Teens are constantly making up stories or excuses that are sometimes believable, but are also sometimes ridiculously untrue. Holden openly admitted that he was “the most terrific liar you ever saw in your life,” (22). Several times he lied to please another person or sometimes to get out of sticky situations. While speaking with his history teacher, Mr. Spencer, he grew tired of speaking with him and told him he had to go to the gym to get his equipment. He later disclosed to the reader, “That was a sheer lie,” (22). Also on the train, Holden met a classmate’s mother. An uncomfortable situation came up when she asked why he was already off for Christmas vacation. He cleverly answered her saying he had to have an operation on a “tiny little tumor on the brain,” (75) instead of telling her he was kicked out of Pencey. Once Holden even told a group of women his name was Jim Steele for kicks. For many teens, it is as easy to lie as it is to blink. Holden had to preoccupy himself “just to stop lying,” (76). He said, “Once I get started, I can go on for hours if I feel like it. No kidding. Hours,” (76). The one thing Holden never lied about was his age and he was asked frequently about it, too. He never said his real age throughout the book, but he never told anyone he was a certain age so it would allow him to do something. I think this represents him and how he lies so much that the real Holden is a mystery. Lying is extremely easy and because Holden and other teens, including his friend Ackley who constantly lied about his past girlfriends, lie so much, they don’t know which life to hold onto and what life to let go of, the real one or the fantasy.

Teenagers, in general, want to have the freedoms and rewards of being an adult, but either lack or don’t want the maturity and responsibility, therefore acting like a child. I think that Holden wants to be an adult, but at the same time wants to stay a child. A representation of this state of mind Holden is in is The Museum of Natural History. He explained, “The best thing, though, in that museum was that everything always stayed right where it was. Nobody’d move…Nobody’d be different. The only thing that would be different would be you,” (158). The museum represents the world Holden wishes he could live in: a world where nothing ever changes, where everything is simple and understandable. Many teenagers are in this dilemma, too, where they can’t decide if they want to grow up yet. Holden visits Phoebes’ school at one pint and he sees curse words written over the walls of the hallways. He hates this and wants to be the Catcher in the Rye, wants to catch the children before they fall out of the innocence of being a child into the knowledge of the adult world meaning finding out what this dirty word means. He wants to delay the process of maturing for them because he doesn’t want to grow up either. On the other hand, Holden speaks like he knows everything about women and about the world. He is constantly trying to pick up girls and is always trying to get his hands on liquor and cigarettes. He talks about a blond-haired woman like he has been with a thousand girls like her saying, “She was one of the best dancers I have ever danced with. I’m not kidding. Some of these very stupid girls can really knock you out on a dance floor. You take a really smart girl, and half the time she’s trying to lead you around the dance floor, or else she’s such a lousy dancer, the best thing to do is stay at the table and just get drunk with her,” (92). He speaks like he has so many years of experience with these “types”. In the end, I believe he is just trying to put off the responsibilities of adulthood, but wants the material advantages of being a man.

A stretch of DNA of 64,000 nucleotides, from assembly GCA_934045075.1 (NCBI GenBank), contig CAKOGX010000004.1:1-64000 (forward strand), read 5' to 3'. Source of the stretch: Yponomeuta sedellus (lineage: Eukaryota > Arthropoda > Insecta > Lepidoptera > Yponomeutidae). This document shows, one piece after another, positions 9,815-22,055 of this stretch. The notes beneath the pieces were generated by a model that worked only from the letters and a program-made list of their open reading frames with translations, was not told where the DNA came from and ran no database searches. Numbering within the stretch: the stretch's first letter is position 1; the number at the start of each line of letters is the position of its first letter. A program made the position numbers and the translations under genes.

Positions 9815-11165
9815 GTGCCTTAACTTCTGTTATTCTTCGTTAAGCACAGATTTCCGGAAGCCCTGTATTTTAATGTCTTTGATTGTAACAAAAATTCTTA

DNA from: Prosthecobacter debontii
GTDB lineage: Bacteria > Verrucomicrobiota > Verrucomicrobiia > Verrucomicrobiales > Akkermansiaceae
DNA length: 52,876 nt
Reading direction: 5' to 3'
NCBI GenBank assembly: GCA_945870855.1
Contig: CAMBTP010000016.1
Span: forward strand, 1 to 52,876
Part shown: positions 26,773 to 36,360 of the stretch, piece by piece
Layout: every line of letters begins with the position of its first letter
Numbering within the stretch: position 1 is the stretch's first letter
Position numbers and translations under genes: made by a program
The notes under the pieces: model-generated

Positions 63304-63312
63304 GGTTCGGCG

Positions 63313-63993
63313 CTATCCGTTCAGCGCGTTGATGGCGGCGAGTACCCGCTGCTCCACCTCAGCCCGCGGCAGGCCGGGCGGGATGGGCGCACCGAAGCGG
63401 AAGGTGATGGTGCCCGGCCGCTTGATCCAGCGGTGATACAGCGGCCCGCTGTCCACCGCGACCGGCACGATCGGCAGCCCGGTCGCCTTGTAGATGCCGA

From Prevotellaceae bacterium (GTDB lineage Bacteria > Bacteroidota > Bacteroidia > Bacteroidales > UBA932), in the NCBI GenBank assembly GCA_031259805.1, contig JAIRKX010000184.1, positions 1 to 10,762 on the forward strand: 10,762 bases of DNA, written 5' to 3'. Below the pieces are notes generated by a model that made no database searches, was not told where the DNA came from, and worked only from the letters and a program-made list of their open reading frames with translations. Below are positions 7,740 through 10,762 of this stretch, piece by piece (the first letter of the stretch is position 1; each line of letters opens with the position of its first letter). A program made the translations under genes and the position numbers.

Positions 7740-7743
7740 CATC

I believe Catcher in the Rye, even though it was written about sixty years ago, is relevant to issues of teens today and how teens act. It explores and goes into depth the average teenager, like Holden Caulfield, who dislikes school and working, constantly makes up stories and lies, and who wants to have the freedoms and rewards of being an adult, but either lacks or doesn’t want the maturity and responsibility, therefore acting like a child. Growing up can be scary, but eventually everyone is going to have to. Holden was having major problems and was trying to hide them by dropping out of school, smoking, drinking, and hooking up with older women. If he were to take the process of maturing step-by-step, then he would evolve from a confused boy into a mature man who is responsible and successful.

Works CitedSalinger, J.D. "Catcher in the Rye."